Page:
A comparison of random forests, boosting and support vector machines for genomic selection
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Ogutu, J.O., Piepho, H.-P. and Schulz-Streeck, T. 2011. A comparison of random forests, boosting and support vector machines for genomic selection. BMC Proceeding 5(Suppl 3):S11.
Permanent link to this item: http://hdl.handle.net/10568/3795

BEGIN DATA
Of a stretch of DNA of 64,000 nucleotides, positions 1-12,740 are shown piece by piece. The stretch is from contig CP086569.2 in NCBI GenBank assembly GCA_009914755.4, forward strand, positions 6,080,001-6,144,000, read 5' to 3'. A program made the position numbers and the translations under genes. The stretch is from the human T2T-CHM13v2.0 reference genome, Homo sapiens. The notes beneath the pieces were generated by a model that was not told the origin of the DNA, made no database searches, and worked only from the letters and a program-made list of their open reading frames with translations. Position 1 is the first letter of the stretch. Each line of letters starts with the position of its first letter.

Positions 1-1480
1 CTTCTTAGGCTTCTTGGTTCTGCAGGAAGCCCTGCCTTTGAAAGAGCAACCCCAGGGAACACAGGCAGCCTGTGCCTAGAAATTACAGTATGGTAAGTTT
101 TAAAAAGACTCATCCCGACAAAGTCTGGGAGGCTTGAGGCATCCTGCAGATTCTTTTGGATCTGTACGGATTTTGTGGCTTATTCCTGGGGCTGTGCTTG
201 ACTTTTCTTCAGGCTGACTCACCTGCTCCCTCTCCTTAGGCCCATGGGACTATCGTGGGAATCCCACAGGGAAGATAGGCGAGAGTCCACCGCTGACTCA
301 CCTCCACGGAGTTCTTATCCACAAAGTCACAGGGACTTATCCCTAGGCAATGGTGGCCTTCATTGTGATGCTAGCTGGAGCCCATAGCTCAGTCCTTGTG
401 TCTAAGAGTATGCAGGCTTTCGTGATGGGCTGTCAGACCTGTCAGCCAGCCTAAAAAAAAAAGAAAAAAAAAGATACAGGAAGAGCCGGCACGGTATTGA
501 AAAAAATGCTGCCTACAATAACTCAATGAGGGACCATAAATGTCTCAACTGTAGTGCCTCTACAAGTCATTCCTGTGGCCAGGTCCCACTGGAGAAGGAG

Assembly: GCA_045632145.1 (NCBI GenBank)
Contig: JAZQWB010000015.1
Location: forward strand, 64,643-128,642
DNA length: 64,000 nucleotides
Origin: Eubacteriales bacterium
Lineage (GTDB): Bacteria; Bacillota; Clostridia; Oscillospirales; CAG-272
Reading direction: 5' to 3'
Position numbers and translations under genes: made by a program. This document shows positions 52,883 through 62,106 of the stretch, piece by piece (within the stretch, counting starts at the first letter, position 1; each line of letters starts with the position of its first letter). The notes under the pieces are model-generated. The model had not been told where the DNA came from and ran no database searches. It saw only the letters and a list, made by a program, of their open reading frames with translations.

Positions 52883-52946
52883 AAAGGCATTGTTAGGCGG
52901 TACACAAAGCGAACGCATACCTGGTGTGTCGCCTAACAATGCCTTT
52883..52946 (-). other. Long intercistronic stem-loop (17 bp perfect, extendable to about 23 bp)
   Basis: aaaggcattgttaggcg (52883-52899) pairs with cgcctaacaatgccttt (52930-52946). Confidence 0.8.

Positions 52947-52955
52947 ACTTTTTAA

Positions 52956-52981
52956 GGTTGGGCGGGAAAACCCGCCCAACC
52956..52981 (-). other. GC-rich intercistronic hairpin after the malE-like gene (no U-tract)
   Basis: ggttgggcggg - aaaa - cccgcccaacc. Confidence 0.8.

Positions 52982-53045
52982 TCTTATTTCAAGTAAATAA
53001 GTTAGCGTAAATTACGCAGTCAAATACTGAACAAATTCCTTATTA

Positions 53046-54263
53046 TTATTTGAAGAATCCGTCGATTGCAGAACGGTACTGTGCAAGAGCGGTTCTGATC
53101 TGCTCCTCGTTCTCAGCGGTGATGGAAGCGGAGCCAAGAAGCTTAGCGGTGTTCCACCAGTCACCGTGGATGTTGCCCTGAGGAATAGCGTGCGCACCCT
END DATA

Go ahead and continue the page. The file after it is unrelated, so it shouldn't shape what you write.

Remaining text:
Genomic selection (GS) involves estimating breeding values using molecular markers spanning the entire genome. Accurate prediction of genomic breeding values (GEBVs) presents a central challenge to contemporary plant and animal breeders. The existence of a wide array of marker-based approaches for predicting breeding values makes it essential to evaluate and compare their relative predictive performances to identify approaches able to accurately predict breeding values. We evaluated the predictive accuracy of random forests (RF), stochastic gradient boosting (boosting) and support vector machines (SVMs) for predicting genomic breeding values using dense SNP markers and explored the utility of RF for ranking the predictive importance of markers for pre-screening markers or discovering chromosomal locations of QTLs.